The 20th Anniversary of Doggystyle


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Tomorrow marks the 20th anniversary of Doggystyle—not the sex position but the debut album of the rap king once known as Snoop Dogg. Hip-hop had never heard anything like Calvin Broadus, Jr. before. His calm voice and laidback flow was like a breath of fresh air—and it was perfect for the “G Funk” sound orchestrated by his producer and mentor, Dr. Dre. Combining funk music with gangsta rap, Snoop and Dre created a unique style that fans can still bob their heads to today. Compared to other gangsta rap albums at the time, Doggystyle was light and fun. Listening to it is like chilling with Snoop at a ghetto house party. It could be a little dangerous, but mostly, it’s just tons of fun.

The album opens up with a funky bang called G Funk Intro, which features a kickass verse by Lady Rage. Afterwards, Snoop dives right into Gin and Juice—an early 90s hip-hop anthem that has since become a hip-hop classic. Who Am I? announced Snoop to the world, engraving both his name and tune into the minds of music-lovers everywhere. Other greats include Doggy Dogg World, Gz and Hustlaz, and Pump Pump. And then of course, there’s Murder Was the Case, an awesomely creative song that shows Snoop being gunned down and striking a deal with the devil: he can keep his life and become a famous rapper—all for the minor price of his soul. Ironically enough, about a year after this song’s release, Snoop was indicted for murder after his bodyguard shot and killed an armed man who had been approaching their car. In other words, murder really was the case that they gave him. Snoop performed the song at the 1994 MTV VMAs, proclaiming his innocence across the nation. But when the rapper stepped off stage, the only thing waiting for him were police and handcuffs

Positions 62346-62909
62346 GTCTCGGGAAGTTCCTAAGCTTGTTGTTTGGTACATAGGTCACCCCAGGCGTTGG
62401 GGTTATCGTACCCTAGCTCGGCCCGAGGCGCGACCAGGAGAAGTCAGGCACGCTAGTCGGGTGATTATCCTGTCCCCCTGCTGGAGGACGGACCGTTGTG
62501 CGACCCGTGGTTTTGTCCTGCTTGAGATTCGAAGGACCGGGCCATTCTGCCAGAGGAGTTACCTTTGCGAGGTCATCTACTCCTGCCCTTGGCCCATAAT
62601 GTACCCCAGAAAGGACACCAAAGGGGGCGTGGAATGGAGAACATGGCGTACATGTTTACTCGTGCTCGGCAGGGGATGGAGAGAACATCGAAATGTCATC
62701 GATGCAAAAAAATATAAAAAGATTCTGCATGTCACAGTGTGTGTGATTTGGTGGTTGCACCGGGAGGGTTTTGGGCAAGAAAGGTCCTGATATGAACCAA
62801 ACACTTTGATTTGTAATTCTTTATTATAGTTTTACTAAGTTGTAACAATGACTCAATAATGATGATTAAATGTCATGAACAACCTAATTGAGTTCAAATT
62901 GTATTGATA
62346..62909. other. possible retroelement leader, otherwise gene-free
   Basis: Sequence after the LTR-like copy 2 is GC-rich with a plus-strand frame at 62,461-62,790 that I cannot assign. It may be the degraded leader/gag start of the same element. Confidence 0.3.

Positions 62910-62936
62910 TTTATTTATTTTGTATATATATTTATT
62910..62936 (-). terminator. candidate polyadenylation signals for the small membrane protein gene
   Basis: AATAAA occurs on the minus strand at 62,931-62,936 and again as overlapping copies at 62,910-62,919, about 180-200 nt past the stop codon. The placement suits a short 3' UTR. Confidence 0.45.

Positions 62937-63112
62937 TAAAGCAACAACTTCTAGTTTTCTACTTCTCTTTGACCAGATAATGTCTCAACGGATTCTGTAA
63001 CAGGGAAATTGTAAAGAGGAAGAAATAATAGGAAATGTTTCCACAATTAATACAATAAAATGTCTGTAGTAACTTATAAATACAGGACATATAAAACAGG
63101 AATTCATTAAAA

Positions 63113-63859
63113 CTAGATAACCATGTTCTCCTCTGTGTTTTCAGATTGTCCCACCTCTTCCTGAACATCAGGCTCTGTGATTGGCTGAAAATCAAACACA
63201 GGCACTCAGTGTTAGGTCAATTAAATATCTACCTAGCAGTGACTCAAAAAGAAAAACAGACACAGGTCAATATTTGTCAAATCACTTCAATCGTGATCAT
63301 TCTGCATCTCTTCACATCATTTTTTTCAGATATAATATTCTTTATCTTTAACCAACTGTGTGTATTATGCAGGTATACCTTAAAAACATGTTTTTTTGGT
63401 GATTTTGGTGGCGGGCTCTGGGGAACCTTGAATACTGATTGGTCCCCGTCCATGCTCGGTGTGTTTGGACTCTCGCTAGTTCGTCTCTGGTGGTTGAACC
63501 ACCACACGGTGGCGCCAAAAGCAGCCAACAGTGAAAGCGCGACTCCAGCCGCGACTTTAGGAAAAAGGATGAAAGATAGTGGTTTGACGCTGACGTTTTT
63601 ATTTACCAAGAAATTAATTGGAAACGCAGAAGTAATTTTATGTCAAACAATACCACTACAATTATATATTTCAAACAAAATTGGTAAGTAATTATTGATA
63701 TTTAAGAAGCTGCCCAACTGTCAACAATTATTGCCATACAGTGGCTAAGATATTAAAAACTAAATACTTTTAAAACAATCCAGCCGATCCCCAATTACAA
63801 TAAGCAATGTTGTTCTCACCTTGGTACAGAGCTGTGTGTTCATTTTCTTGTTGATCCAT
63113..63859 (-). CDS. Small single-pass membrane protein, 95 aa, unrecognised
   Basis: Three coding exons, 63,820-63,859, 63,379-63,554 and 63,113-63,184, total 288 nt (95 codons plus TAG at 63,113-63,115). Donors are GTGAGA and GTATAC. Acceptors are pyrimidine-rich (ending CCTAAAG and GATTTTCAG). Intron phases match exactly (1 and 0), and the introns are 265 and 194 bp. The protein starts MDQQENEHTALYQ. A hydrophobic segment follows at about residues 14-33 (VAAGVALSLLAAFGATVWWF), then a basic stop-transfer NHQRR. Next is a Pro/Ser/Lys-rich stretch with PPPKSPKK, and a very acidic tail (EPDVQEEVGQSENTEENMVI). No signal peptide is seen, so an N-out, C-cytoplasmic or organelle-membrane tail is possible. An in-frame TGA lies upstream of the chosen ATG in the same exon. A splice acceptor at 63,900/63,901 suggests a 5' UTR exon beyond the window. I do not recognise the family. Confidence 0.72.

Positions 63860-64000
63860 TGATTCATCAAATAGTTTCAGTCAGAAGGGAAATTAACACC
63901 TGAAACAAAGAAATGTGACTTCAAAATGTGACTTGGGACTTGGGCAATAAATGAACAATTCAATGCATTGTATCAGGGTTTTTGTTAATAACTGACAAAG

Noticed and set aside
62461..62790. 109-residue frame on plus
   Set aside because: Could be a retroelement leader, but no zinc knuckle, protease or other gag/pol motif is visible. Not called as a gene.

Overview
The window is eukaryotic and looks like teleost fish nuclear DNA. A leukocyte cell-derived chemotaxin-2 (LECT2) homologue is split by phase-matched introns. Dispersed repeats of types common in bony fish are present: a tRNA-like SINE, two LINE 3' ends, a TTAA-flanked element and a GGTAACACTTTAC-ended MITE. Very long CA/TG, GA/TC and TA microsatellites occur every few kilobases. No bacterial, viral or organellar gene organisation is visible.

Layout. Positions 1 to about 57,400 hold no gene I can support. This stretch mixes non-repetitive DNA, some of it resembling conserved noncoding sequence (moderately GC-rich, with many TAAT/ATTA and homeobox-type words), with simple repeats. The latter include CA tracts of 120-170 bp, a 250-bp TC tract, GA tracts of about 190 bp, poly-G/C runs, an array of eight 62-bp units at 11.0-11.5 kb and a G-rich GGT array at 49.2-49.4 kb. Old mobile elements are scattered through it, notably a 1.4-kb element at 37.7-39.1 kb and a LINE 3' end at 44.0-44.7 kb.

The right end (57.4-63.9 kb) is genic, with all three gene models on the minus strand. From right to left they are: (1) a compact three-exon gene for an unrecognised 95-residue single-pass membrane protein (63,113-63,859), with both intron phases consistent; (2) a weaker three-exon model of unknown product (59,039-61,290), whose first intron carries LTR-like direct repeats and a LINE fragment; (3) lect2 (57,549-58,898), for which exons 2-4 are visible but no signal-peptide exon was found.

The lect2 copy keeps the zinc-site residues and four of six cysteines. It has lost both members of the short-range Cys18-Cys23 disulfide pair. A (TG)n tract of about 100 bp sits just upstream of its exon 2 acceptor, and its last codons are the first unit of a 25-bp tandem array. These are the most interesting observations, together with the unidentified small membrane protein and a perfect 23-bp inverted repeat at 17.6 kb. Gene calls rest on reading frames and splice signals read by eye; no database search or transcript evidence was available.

Snoop Dogg was the Kendrick Lamar of his day. Literally. He was the hottest rapper at the time and had Dr. Dre as a mentor and producer. Since its release on November 23, 1993, Doggystyle has been certified five times platinum and is known as one of the greatest rap albums ever made. It had also been the fastest selling album of all time, before a certain white kid from Detroit came along with twisted lyrics to steal the title. Debuting at number one, it sold over 800,000 units in its first week—a number that artists would be lucky to achieve today (just ask Lady Gaga; ARTPOP didn’t even crack 300,000). Doggystyle features Snoop in his prime and captures a unique period of hip-hop. Play the album now, and I can promise you one thing: all you’ll want to do is relax, sip on some gin and juice, and listen to the MC’s complacent voice.

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